Antibiotic Analysis Using Paper Test Cards for the Improvement of Global Health

Location: Kenya

Alumni: Jalen Carpenter

Faculty: Marya Lieberman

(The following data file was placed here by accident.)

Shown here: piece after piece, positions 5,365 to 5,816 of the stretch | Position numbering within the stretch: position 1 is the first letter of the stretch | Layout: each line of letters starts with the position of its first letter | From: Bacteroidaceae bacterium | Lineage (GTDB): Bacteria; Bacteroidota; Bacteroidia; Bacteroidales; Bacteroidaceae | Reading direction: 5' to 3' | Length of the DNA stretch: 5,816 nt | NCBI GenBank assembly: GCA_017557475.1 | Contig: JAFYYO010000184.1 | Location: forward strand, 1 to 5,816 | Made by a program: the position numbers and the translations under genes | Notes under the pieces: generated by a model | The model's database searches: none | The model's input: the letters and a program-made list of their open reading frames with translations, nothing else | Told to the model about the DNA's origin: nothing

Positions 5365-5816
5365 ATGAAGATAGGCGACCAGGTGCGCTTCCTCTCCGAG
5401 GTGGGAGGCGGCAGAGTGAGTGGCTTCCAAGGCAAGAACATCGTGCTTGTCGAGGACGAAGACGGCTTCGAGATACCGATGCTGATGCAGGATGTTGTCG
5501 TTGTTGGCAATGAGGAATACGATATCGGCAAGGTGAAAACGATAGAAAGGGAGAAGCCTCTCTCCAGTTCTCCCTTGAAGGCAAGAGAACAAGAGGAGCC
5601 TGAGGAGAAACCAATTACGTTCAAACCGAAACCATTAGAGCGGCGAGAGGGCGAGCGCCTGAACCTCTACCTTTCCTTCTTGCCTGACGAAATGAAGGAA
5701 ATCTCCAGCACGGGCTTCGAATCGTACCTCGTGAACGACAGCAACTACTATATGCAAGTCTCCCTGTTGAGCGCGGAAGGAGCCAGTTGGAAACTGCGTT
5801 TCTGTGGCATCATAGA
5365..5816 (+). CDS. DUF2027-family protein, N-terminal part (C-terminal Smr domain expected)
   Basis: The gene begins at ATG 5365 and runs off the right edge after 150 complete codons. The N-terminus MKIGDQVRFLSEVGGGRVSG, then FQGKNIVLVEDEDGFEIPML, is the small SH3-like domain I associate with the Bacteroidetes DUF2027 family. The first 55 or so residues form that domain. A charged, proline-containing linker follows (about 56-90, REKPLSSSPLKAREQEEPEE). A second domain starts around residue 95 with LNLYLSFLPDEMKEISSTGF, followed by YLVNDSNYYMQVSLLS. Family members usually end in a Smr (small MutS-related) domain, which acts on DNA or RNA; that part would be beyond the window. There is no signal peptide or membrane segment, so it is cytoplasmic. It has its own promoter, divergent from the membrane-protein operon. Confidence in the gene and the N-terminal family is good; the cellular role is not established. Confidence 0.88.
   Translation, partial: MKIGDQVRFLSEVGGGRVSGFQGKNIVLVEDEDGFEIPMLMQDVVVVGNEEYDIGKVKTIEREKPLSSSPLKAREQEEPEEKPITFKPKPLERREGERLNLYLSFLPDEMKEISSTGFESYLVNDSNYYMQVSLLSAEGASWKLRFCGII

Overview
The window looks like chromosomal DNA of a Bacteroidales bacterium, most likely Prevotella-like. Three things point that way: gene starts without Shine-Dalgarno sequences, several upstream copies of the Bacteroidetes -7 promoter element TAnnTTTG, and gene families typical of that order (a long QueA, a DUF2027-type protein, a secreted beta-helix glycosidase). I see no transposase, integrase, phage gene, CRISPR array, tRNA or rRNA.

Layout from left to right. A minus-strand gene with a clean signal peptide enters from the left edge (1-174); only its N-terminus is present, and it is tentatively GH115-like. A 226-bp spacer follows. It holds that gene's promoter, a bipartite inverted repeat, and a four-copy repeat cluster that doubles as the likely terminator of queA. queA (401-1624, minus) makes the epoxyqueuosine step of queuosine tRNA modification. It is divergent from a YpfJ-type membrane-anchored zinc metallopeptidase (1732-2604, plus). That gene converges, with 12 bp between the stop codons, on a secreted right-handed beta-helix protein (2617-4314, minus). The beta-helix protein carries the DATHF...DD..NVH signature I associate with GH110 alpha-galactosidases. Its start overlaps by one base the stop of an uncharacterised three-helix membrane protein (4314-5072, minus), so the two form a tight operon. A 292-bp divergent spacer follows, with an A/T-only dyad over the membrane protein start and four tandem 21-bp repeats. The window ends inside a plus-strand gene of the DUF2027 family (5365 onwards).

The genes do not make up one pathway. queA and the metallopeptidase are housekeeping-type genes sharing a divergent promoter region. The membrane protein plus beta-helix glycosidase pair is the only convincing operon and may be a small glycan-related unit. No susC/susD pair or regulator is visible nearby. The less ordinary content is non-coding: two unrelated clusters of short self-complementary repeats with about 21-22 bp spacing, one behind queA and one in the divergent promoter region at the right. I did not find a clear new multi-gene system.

The mass distribution of substandard pharmaceuticals is considered a world-wide phenomenon and is documented as most severe in low-income countries.  The countries that are in need of sophisticated analytical power for pharmaceutical testing are usually incapable of affording the methods.  The need for a less expensive, more efficient testing method is needed.  The method of iodometric back-titration has been translated onto paper test cards in order to meet the need for such a method. The test card underwent a blind validation study using 22 amoxicillin samples from Kenya.  Precision and percent error were calculated at 2 percent.  To gain more robust data and continue research, another blind validation study was conducted in the Lieberman Lab at University of Notre Dame. 32 amoxicillin samples sent from Kenya were chosen for the study.  The samples went through a thermal degradation process to mimic substandard pharmaceuticals and were re-assayed via HPLC analysis.  The HPLC results were blinded until after results for the 32 samples were assessed using the paper test cards.  Results indicated that 25 out of the 32 samples tested were analyzed correctly by the paper test cards.  Results from a preivous blind internal validation study of amoxicillin samples from Kenya were included in the final analysis to produce more robust results.  Sensitivity and specificity were calculated at 100% and 82%, respectively.  Cohen’s kappa was calculated at 70 percent, indicating substantial level of agreement between the paper test card method and the HPLC method.  With continued improvement and usability testing in the field, the paper test card can become the go-to method for in-field assaying of beta-lactam pharmaceuticals.  Through further study with larger pharmaceutical sample sizes, the card can eventually be proven a trustworthy method of pharmaceutical screening throughout different sectors of the pharmaceutical chain supply. 

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